He recovered in time for the track season and won an International 5000m against Northern Ireland and Luxembourg in May at Meadowbank and at the Amoco International Games at Crystal Palace he defeated Henry Rono and pushed Filbert ayi to the finishing line to make the meeting’s headlines. But 1980 was Moscow Olympics year and everyone wanted selection for the Games. The selectors had decided that two would be chosen from the trial at Meadowbank plus one other to make up the quota of three runners. That was of course dependant on the runners having done a qualifying time. Several other runners had done the time, Nat hadn’t. He was also returning from altitude training at Kenya and although he said he ‘ran like a donkey’ there were extenuating circumstances attached to the race. Due to the proximity of the selection date he had to either be in the first two or do the qualifying time in that race or, ideally both. It was a dreadfully windy afternoon at Meadowbank, at least two others had done the time and there was no incentive for them to push the pace along, they were content to sit and go for the places late on in the race. So Nat had to take the pace along earlier than he would have liked on a day that did not help fast exposed front running. Despite running the fastest time by a British runner that year for 5000m of 13:17.9 (a Scottish record) and regularly beating two of the chosen three in other races, he was not selected. In the Oslo race he had beaten multi-world record holder Henry Rono, Suleiyman Nyambui, Craig Virgin and many others of very high quality.
Nat in Oslo, 1980
In the 1980-81 season, he had a series of hard races on the Continent but not before running the McAndrew (where he was ten seconds faster than he had ever run on that trail), the Lanarkshire relays, the Districts and the Allan Scally where he also broke the course record.. At Denderhouton in Belgium he won from a high class field on a snow covered course, he was runner-up at the ‘Almonds in Blosson’ race in Portugal an at San Sebastian in Spain on successive weekends and then won at Chartres in France. The Scottish Championships at Callendar Park couldn’t have been more different from Spanish and Portuguese weather – sleet, snow and a quagmire underfoot did not however stop him from winning his third title and he won from Jim Brown. The World Championships that year were held at Zorzuela in Spain and a mystery illness affected the Scottish team for whom only six runners actually finished the race: Nat Muir was twenty sixth and second Briton to finish, only 45 seconds behind the winner. finish third to Allister Hutton and John Robson. Despite the disappointment of his non-Olympic selection he had a good season in 1981 as was shown in the ranking lists:
800 in 1:53.5; 1500 metres in 3:41.75 (ranked second to John Robson and above Frank Clement); Mile in 4:03.24; 3000 metres – three of the top five times with a best of 7:53.98; 5000 metres – five of the top seven with a best of 13:31.77 He competed for Scotland at Gateshead in the Mile against England, Hungary and Norway and finished fifth, against Denark and Eire at Edinburgh in the 5000m and won in 13:52.73, against Greece, Wales, Israel and Luxembourg where he was third in the 5000 metres and in the SAAA Championships he won the 1500 in 3:41.75.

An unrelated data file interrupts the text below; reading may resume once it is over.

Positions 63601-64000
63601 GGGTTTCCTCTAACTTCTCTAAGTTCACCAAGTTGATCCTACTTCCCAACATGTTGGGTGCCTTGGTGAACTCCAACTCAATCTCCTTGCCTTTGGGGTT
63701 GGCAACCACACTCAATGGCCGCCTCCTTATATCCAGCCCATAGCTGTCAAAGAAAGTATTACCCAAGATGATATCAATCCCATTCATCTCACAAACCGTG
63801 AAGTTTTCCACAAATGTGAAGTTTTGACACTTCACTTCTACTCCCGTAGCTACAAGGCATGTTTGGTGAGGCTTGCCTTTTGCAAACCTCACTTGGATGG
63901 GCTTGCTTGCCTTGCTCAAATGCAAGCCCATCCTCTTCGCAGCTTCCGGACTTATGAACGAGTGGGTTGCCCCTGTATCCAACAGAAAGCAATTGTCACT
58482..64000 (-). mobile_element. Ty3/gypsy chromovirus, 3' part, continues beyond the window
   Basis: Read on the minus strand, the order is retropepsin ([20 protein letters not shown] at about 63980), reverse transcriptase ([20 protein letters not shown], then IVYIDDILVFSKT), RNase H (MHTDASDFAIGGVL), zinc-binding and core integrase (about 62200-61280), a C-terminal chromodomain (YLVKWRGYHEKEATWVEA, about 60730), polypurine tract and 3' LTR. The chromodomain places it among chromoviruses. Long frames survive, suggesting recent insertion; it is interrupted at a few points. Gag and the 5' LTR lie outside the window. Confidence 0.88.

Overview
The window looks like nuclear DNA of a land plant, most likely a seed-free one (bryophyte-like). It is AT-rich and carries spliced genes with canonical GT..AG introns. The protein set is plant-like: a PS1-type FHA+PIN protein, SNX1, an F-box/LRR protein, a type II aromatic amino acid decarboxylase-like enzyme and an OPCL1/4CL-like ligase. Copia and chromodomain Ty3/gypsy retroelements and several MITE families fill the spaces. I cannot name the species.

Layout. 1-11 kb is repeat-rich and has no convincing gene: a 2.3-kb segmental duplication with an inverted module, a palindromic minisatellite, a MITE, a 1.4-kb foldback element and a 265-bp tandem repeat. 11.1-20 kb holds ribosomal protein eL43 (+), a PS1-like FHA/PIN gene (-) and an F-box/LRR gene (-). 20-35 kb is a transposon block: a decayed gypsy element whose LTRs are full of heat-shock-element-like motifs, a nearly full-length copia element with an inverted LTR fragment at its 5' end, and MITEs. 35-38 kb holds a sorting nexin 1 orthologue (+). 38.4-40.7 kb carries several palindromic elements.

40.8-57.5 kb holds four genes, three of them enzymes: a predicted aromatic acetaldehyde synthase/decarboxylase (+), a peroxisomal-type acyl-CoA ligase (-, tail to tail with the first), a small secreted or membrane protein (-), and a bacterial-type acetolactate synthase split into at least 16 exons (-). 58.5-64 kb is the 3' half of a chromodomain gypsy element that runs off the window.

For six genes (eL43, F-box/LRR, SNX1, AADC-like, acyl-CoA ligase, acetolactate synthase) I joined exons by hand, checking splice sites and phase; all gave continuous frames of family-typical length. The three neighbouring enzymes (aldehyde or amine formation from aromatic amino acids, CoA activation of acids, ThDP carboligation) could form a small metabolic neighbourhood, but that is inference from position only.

He started the following season (1981-82) with the fastest time in the McAndrew relay and the District relays but at the end of the year in the ‘Round the Houses’ New Year’s Eve race in Madrid he was hit by a trolley-car and missed the entire period up to the National Championships. He did run in the National Championships however but the lack if training showed itself and he could only finish third behind Hutton and Robson. In summer 1982 he ran for Scotland in an international in Luxembourg and won the 5000m in 14:06. The cross-country season started with a victory in the Glasgow University Road Race for the fifth time in six years, won the Bellahouston Harriers open cross country race and finished third in the Presto International in Gateshead after leading for three of the five laps. . He started the New Year with two more victories on consecutive days – the Nigel Barge which he won in record time and the James Flockhart cross country race at Coatbridge – before going on to win the Springburn Cup from Lawrie Spence and then the International race at Cumbernauld. Five races in the New Year so far and five wins. He made it six when he won the National Championships at the Jack Kane Sports Centre in Edinburgh by six seconds from George Braidwood. The World Championships were held at Gateshead on a traditional kind of course with twists, turns hills and everything else associated with the sport. Nat finished eleventh and was second Briton but the team could only finish a poor eighteenth. In summer 1983 he started by winning the 800 and 1500m in the second Scottish League match with a pb in the 800 of 1:50. By the end of the year he was ranked thirteenth in the 800m; fifth in the 1500m; first and sixth in the 3000m with a best of 8:00.05; in the 5000m he had the top six time (from a best of 13:34.42 to 13:46.09) and another two in the top twenty. In the men’s international in Luxembourg against Luxembourg and Belgium he won the 5000m, at Meadowbank against England, Poland and Norway he was fourth in the 3000m with 8:00.05 (race won by Steve Cram in 7:57.80) and at home he won the SAAA 5000m in 13:42.7 and the West District 1500 in 3:52.5. Having been selected for the Commonwealth Games team he went to Brisbane, Australia, and finished sixth in the 5000m with a time of 13:40.